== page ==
B-cell memory in malaria: Myths and realities

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B-cell and antibody responses to Plasmodium spp., the parasite that causes malaria, are critical for control of parasitemia and associated immunopathology. Antibodies also provide protection to reinfection. Long-lasting B-cell memory has been shown to occur in response to Plasmodium spp. in experimental model infections, and in human malaria. However, there are reports that antibody responses to several malaria antigens in young children living with malaria are not similarly long-lived, suggesting a dysfunction in the maintenance of circulating antibodies. Some studies attribute this to the expansion of atypical memory B cells (AMB), which express multiple inhibitory receptors and activation markers, and are hyporesponsive to B-cell receptor (BCR) restimulation in vitro. AMB are also expanded in other chronic infections such as tuberculosis, hepatitis B and C, and HIV, as well as in autoimmunity and old age, highlighting the importance of understanding their role in immunity. Whether AMB are dysfunctional remains controversial, as there are also studies in other infections showing that AMB can produce isotype-switched antibodies and in mouse can contribute to protection against infection. In light of these controversies, we review the most recent literature on either side of the debate and challenge some of the currently held views regarding B-cell responses to Plasmodium infections.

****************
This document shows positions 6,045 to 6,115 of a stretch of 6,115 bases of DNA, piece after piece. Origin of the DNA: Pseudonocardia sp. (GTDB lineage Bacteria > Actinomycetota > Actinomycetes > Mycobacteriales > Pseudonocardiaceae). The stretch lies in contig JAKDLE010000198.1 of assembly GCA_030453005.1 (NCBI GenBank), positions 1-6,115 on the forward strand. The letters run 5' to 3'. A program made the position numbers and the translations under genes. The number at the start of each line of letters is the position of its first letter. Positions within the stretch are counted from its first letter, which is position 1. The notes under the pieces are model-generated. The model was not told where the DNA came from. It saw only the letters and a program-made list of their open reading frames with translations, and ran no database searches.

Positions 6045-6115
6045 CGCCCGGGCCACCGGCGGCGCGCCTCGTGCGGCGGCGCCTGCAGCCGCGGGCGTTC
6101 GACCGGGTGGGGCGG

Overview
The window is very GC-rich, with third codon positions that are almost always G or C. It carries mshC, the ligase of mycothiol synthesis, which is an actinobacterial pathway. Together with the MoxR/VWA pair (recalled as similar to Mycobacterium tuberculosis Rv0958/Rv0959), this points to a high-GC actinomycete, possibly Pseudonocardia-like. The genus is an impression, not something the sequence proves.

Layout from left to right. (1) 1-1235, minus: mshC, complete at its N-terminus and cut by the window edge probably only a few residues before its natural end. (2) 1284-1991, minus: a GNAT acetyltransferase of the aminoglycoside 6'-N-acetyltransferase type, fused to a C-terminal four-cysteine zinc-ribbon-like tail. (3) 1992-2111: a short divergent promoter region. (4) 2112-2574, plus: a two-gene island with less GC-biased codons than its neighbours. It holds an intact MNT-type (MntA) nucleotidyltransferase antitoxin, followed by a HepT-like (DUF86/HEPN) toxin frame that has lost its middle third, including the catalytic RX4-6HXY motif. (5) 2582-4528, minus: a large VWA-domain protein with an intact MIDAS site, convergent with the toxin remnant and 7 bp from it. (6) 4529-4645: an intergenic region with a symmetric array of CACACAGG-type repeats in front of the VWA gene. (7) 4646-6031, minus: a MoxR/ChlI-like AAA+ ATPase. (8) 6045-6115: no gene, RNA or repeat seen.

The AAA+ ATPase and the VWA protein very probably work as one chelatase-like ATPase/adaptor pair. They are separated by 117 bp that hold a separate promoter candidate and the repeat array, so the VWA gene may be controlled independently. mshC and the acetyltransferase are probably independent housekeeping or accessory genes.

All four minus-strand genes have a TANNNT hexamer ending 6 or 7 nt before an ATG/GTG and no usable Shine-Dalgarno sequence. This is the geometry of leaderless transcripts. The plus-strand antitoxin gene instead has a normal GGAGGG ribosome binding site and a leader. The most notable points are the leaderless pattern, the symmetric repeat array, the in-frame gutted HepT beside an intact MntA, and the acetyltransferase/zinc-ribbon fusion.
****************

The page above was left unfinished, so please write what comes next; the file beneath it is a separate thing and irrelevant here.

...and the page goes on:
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Volume 293
Issue number 1
Pages 57-69
Available online
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